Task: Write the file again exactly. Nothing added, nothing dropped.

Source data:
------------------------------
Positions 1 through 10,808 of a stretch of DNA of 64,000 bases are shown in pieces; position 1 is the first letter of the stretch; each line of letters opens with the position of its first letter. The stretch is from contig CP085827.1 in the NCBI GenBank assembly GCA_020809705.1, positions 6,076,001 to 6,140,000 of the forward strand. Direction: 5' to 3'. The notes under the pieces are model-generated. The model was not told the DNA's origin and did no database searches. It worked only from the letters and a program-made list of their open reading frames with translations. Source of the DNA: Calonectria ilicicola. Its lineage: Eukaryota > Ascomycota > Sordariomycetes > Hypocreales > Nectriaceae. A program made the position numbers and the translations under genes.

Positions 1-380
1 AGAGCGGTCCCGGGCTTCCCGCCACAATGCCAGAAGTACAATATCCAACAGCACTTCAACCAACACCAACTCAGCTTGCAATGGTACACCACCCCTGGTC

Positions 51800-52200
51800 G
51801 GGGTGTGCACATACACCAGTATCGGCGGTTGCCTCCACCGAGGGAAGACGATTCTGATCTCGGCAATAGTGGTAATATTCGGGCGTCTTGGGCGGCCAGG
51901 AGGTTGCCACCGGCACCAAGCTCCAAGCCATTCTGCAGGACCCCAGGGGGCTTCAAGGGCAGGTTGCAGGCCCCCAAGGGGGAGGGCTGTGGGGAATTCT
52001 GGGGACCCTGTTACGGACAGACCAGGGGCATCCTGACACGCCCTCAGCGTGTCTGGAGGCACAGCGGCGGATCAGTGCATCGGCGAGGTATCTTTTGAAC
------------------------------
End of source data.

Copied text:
Positions 1 through 10,808 of a stretch of DNA of 64,000 bases are shown in pieces; position 1 is the first letter of the stretch; each line of letters opens with the position of its first letter. The stretch is from contig CP085827.1 in the NCBI GenBank assembly GCA_020809705.1, positions 6,076,001 to 6,140,000 of the forward strand. Direction: 5' to 3'. The notes under the pieces are model-generated. The model was not told the DNA's origin and did no database searches. It worked only from the letters and a program-made list of their open reading frames with translations. Source of the DNA: Calonectria ilicicola. Its lineage: Eukaryota > Ascomycota > Sordariomycetes > Hypocreales > Nectriaceae. A program made the position numbers and the translations under genes.

Positions 1-380
1 AGAGCGGTCCCGGGCTTCCCGCCACAATGCCAGAAGTACAATATCCAACAGCACTTCAACCAACACCAACTCAGCTTGCAATGGTACACCACCCCTGGTC

Positions 51800-52200
51800 G
51801 GGGTGTGCACATACACCAGTATCGGCGGTTGCCTCCACCGAGGGAAGACGATTCTGATCTCGGCAATAGTGGTAATATTCGGGCGTCTTGGGCGGCCAGG
51901 AGGTTGCCACCGGCACCAAGCTCCAAGCCATTCTGCAGGACCCCAGGGGGCTTCAAGGGCAGGTTGCAGGCCCCCAAGGGGGAGGGCTGTGGGGAATTCT
52001 GGGGACCCTGTTACGGACAGACCAGGGGCATCCTGACACGCCCTCAGCGTGTCTGGAGGCACAGCGGCGGATCAGTGCATCGGCGAGGTATCTTTTGAAC